Transitioning between diets can be confusing at any volume, but when we are discussing a feeding volume as small as one-eighth of a cup, the difficulty can be amplified. It is important to always use an actual measuring device to ensure the correct volume is being offered, as over-feeding pellets is a common nutritional issue.

Below you will find diet transition charts to help walk you through the transition process at our most commonly recommended feeding volumes.

Transitioning Between Brand Lines and Life-Stages

Offering multiple premium food options and life-stage diets allows Oxbow to provide a diversity of options to help us meet the unique needs and preferences of as many pets and their pet parents as possible.

Check out a side-by-side look at Oxbow foods.

Oxbow Fortified Foods Infographic

Learn more about the importance of a  young diet.

Though all Oxbow foods are nutritionally complete and balanced, each takes its own individual ingredient path to achieve a similar premium nutritional profile.

It is the variation in the ingredients which result in a difference in taste and aroma between different diets and life-stage lines. Because of these flavor/aroma differences, and the fact exotic companion mammals are notoriously selective, small herbivores will often refuse a food with which they are unfamiliar, even if it is produced by the same company.

This makes it just as important to follow the appropriate transition schedule outlined above when transitioning between Oxbow diet lines, or from a young formula to an adult diet.

Keeping these individual tastes and personalities in mind, the most important suggestion we offer pet parents is not to wait until you are completely out of one bag of food to purchase another.

Blending Your Exotic Mammal’s Food

Blending from one bag of food to the next helps broaden a pet’s palate by regularly experiencing a slight variety of tastes and aromas. This simple step will help limit picky eating tendencies.

This process does not have to be as detailed and drawn out as a full diet transition. Once you are down to about a week’s worth of feedings in one bag, begin transitioning to the next by adding enough food from the new bag to make a 50/50 mixture.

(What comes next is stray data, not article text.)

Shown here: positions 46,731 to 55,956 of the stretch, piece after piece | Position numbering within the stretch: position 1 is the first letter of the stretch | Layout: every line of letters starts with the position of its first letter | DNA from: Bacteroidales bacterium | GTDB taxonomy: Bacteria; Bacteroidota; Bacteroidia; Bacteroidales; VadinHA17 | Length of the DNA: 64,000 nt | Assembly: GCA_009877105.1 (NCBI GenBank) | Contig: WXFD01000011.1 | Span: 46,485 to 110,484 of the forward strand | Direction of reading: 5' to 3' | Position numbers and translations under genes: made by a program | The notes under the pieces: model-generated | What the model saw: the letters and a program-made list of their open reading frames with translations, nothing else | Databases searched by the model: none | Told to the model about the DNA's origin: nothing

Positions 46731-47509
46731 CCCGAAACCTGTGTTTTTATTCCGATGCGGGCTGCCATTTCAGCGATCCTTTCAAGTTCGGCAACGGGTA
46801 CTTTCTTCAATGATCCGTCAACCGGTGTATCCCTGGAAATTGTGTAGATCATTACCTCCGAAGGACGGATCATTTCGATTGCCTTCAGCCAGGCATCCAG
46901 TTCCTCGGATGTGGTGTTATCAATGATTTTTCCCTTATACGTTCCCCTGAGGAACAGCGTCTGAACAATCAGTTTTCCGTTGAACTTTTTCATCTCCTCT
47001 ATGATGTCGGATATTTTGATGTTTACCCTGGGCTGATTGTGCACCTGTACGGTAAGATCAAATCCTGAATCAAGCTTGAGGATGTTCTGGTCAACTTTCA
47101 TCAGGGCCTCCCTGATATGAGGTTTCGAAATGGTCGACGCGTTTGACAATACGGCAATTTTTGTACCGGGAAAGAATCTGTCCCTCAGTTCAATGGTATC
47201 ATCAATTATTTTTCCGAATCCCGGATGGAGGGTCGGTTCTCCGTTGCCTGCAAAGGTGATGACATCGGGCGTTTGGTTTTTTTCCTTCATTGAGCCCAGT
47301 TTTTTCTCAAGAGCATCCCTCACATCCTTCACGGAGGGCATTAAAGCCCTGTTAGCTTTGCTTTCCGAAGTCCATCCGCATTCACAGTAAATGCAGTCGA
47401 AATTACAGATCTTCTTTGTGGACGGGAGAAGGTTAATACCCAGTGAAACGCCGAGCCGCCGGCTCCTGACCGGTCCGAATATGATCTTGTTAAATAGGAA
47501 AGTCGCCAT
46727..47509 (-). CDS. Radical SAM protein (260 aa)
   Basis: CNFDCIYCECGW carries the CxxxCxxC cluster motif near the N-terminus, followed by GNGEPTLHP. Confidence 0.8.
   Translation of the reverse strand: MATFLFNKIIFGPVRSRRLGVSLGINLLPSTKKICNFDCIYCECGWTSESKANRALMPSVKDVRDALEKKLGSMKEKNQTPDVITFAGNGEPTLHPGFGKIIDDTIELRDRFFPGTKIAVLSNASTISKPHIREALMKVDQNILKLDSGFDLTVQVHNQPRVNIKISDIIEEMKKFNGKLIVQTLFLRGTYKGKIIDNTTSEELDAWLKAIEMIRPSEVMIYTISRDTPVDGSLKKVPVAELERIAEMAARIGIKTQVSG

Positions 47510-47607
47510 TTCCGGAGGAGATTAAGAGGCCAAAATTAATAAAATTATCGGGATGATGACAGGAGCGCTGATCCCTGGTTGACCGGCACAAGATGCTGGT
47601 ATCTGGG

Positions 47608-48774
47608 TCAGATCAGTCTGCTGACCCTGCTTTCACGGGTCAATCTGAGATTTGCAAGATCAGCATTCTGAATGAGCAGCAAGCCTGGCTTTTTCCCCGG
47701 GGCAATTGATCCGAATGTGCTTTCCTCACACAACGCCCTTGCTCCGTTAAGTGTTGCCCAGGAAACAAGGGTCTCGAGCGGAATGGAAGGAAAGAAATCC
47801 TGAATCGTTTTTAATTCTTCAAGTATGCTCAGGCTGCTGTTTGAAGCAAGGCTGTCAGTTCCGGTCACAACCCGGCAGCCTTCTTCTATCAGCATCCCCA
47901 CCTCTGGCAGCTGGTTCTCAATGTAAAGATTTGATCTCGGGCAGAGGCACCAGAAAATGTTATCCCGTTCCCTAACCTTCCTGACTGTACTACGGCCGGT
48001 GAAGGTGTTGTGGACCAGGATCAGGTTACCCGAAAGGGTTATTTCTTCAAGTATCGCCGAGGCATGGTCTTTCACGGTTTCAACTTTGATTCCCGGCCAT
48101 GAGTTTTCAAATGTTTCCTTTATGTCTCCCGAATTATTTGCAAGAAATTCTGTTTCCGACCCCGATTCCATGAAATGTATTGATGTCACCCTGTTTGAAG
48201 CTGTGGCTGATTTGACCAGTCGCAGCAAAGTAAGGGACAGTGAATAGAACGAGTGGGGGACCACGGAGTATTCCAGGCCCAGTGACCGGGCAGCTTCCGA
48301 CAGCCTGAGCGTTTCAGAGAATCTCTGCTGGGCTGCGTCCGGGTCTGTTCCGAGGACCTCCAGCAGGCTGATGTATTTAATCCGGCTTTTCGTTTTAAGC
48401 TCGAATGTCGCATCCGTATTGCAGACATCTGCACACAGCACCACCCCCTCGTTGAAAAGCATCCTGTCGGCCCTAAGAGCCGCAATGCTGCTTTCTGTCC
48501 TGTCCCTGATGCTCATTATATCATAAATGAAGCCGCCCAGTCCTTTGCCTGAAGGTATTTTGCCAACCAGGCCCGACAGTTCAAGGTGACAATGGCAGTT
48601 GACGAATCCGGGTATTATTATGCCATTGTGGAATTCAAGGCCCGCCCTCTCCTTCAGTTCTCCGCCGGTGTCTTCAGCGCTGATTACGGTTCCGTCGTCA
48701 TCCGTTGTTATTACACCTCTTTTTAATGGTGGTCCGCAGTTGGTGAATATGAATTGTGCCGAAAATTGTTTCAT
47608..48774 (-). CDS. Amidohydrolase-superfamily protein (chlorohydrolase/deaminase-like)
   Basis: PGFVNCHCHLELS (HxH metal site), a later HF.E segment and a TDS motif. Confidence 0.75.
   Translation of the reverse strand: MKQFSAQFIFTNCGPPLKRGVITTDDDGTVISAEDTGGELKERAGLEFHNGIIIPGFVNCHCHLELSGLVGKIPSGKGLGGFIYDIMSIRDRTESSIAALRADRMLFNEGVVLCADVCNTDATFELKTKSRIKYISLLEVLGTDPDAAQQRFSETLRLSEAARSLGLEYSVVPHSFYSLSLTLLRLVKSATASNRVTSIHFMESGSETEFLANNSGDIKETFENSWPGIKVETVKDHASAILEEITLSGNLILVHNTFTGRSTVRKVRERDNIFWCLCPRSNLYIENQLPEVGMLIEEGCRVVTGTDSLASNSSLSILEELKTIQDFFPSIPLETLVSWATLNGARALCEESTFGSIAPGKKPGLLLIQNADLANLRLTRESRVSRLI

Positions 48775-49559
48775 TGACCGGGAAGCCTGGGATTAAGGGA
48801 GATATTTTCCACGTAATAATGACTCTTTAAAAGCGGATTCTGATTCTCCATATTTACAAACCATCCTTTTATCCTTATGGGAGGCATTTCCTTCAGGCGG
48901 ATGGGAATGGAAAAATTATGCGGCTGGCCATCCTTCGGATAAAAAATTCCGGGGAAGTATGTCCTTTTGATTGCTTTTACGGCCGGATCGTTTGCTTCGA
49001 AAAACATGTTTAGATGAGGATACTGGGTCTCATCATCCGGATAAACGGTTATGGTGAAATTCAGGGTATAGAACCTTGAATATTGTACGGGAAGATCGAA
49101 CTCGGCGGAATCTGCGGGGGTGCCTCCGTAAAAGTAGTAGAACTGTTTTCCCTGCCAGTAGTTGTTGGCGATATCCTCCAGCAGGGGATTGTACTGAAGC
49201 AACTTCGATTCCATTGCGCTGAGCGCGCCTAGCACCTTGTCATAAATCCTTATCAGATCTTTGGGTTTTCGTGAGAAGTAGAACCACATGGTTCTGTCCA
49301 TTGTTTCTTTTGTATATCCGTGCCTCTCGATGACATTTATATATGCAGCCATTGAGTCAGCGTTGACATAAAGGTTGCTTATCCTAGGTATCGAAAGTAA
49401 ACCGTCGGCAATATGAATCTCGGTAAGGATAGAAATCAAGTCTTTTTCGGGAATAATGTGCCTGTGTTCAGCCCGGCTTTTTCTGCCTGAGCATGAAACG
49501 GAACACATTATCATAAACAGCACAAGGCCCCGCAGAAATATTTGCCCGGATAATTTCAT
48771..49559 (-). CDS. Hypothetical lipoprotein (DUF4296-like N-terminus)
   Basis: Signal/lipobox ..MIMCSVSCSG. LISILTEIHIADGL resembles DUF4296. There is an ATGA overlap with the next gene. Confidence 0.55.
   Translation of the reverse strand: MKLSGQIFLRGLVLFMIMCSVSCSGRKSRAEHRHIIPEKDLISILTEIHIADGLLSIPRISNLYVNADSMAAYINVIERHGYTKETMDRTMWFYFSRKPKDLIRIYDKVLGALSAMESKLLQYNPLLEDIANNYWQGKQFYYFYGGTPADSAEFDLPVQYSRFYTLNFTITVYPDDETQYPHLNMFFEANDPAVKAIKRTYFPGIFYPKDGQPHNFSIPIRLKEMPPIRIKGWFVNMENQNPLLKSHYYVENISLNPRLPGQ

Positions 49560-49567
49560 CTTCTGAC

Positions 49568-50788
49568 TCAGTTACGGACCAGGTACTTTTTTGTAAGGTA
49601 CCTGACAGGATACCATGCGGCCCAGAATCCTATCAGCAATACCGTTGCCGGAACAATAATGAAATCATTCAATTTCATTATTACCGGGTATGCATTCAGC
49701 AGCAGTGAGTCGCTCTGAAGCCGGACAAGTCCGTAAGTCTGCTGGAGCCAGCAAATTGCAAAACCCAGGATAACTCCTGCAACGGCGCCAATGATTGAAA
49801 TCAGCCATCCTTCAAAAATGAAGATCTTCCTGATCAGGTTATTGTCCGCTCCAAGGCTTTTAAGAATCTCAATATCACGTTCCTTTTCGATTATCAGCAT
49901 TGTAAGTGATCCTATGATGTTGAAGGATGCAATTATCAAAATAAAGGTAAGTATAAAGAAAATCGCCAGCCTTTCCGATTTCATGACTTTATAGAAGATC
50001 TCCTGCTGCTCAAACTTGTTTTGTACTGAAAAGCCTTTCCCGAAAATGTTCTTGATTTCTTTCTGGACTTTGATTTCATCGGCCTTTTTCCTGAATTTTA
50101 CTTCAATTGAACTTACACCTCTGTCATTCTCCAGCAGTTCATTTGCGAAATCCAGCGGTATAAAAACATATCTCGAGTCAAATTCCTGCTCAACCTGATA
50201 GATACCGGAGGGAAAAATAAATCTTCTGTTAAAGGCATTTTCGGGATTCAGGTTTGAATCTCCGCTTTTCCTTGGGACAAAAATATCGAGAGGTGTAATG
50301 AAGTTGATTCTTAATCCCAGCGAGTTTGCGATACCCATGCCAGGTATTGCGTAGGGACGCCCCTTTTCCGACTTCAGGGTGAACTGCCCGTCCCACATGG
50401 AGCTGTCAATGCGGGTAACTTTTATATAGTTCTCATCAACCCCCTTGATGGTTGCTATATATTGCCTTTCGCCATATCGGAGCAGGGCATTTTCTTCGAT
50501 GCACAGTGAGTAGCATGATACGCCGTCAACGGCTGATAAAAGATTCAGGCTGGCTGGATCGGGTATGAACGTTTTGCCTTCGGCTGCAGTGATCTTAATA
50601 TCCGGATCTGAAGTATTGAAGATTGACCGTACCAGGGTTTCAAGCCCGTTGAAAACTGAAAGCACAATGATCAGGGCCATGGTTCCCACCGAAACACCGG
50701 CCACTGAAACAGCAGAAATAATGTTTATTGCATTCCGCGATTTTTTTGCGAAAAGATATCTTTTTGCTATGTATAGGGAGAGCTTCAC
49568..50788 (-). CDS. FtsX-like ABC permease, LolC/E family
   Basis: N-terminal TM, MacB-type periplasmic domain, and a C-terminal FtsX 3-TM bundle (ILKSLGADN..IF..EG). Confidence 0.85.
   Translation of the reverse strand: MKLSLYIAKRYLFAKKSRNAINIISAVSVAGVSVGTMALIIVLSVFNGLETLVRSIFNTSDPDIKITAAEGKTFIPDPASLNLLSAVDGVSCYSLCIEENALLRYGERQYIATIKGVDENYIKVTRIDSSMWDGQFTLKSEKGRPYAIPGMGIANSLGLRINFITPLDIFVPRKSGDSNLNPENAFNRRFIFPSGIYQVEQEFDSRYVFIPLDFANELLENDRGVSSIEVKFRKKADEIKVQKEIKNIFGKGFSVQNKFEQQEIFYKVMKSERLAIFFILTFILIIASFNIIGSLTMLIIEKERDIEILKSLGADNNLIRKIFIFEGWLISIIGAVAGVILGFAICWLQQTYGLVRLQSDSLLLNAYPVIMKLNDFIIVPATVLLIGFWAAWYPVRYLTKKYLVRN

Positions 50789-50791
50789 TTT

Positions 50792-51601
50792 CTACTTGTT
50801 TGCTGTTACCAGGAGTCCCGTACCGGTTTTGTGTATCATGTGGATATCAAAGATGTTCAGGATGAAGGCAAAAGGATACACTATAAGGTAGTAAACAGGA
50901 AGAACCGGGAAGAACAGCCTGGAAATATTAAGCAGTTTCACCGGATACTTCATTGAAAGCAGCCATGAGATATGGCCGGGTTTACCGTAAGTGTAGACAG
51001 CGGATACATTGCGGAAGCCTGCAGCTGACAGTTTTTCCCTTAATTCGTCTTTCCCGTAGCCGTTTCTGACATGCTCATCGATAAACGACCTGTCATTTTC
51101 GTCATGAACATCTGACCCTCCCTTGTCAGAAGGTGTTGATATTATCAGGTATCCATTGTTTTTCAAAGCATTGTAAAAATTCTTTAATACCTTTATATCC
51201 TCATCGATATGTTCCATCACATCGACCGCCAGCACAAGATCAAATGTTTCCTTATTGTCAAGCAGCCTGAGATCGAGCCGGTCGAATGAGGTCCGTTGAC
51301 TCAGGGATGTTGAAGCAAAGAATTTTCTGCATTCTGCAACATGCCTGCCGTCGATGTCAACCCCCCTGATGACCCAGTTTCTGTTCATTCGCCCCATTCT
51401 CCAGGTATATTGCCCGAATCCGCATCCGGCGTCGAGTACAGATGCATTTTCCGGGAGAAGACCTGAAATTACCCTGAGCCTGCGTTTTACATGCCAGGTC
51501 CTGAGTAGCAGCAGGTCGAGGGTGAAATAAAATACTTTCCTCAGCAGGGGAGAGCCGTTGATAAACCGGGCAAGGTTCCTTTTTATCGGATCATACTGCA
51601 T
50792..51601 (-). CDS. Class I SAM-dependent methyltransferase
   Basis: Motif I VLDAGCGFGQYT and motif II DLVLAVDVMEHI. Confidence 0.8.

This is a good idea regardless of what brand of food you feed, and should also be standard practice between hay bags to curb a potential finicky response.

Monitoring Your Pet’s Food Transition

Once you’ve started your pet’s diet transition journey, it is essential you continue to monitor your little one closely for any changes in normal behavior or routine. One of the best ways to do this is by keeping a close eye on their fecal output.

Some changes in fecal color may be noted, especially if the ingredients between the two diets are quite a bit different, but fecal consistency, size, and frequency should remain relatively constant. If you notice your pet is starting experience loose stools, small or unusual-shaped fecal pellets, or diminishing fecal production all together, stop the diet transition and contact your trusted veterinarian as soon as possible.

The same is true if your small pet has stopped eating, has become withdrawn and/or less active, or begins to show signs of gastrointestinal discomfort. As prey species, small herbivores are naturally hard-wired to hide signs of disease or illness, so it is always best to share a discussion with your exotic veterinarian if changes are noted.

Learn more about how to tell if your rabbit is sick.

Rushing a diet transition can lead to digestive upset and blatant diet refusal, so remember to be patient with the process and with your small friend. Whatever the reason behind your exotic mammal’s updated diet, the best way to ensure a smooth and successful diet transition is to plan ahead and make sure the process is gradual and positive for everyone involved. Most importantly, ensure your veterinarian is kept in the loop and is consulted if any changes are noted in your kiddo’s feces, appetite, or overall demeanor.